And so I got rid of Twitter, because I had a passing thought about unfollowing everyone and never looking at it anymore and it made me panicky and sick to my stomach.

 

Also, if I may address a small but unfortunately memorable subset of my followers for a moment: I don’t owe you anything, and you demonstrably know shit about me. I say this with some confidence because every time I meet someone who is eager to talk to me about the fact that they follow me, they spend the rest of our meeting staring at me like I’m some zoo animal outside its cage and then they can’t manage to rumble up any conversational topics beyond “I really like reading your Twitter”. There seems to be some assumed level of familiarity between us that cannot exist (as we are strangers), and I always come away feelings like I never want to talk to anyone but my spouse ever again until I die.

 

Do I sound ungrateful? I am. I’m incredibly ungrateful for certain kinds of attention: people leaning over and creep-whispering “I follow you on Twitter” before they’ve even properly met me, people just repeating “I really like you” at me (when they actually mean “I like your writing”) while they clutch tightly at my hand...I don’t actually want to relive more examples in enough detail to describe them evocatively. In short: I am the wrong sort of person to have whatever sort of following I have. I much prefer being spoken to as if people think they have something of interest to say to me (being told I’m liked is fine but it doesn’t really carry a conversation). And much like when I realized I didn’t like what passed for “friends” in the Twitter community I was in, I don’t have control over the conduct of my “fans” either...but I do have control over my participation in the situation. And so I choose to not participate.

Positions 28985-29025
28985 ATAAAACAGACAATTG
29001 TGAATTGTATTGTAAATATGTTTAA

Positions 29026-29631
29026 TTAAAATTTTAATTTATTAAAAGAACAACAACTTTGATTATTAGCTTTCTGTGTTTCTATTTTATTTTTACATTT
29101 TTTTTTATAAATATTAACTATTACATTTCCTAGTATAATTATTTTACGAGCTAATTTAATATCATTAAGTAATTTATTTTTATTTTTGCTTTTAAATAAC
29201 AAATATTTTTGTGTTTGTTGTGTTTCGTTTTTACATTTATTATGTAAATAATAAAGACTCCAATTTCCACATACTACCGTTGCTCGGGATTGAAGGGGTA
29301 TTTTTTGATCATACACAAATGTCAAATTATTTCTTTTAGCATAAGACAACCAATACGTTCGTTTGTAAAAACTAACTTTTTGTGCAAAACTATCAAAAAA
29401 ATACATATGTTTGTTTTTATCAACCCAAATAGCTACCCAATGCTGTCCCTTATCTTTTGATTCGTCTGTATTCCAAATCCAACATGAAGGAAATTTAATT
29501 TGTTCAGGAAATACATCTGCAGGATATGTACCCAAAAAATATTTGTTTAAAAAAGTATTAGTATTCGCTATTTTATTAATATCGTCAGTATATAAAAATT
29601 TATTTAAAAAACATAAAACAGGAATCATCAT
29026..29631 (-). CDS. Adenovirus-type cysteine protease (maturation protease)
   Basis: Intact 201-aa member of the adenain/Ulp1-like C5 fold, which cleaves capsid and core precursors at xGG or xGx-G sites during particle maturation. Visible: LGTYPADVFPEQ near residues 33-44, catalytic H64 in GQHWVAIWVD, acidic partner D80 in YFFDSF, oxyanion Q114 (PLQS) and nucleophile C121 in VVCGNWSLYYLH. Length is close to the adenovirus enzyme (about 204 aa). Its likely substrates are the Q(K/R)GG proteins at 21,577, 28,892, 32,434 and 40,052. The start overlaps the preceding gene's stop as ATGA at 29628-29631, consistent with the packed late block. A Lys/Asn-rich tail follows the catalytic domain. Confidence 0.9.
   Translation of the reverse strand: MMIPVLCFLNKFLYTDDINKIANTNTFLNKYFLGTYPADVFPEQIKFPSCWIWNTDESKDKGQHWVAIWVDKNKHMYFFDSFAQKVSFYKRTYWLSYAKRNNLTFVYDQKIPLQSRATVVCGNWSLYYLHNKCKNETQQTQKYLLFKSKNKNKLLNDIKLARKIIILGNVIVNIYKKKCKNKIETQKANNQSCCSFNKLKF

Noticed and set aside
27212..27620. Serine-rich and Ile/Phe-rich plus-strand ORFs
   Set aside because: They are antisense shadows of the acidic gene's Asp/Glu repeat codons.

Also, despite what my ego was certain of while clicking “unfollow” over and over and deleting the Twitter app from my phone and the bookmark from my browser, the world has continued to turn and nobody actually needs me participating in the pale, mean substitute for human friendship that is my/our/your Twitter community.

 

Because that is what I have rediscovered through all the culling, the gaps, the gaping void -- my friendships. Unlike “social networks”, it turns out your real friends show up when you’re in trouble and love you and support you and do all kinds of amazing caring behaviors. I am so lucky to have people I trust and love in my life, some of whom have already seen me through some really ugly things before, and all of whom are seeing me through what is one of the flat out hardest periods in my life.


So that’s where I am: I’m doing a lot of difficult but rewarding work, and basically none of it will be performed in public for your consumption or commentary. But I’m also slowly writing again (writing while sober, a thing I last remember doing consistently in high school) and so that will get mixed in here, amidst all the reblogs, assuming the writing keeps happening. No promises.

How I Get My Hair So Pink

You could have every creep in the world, but where would you put them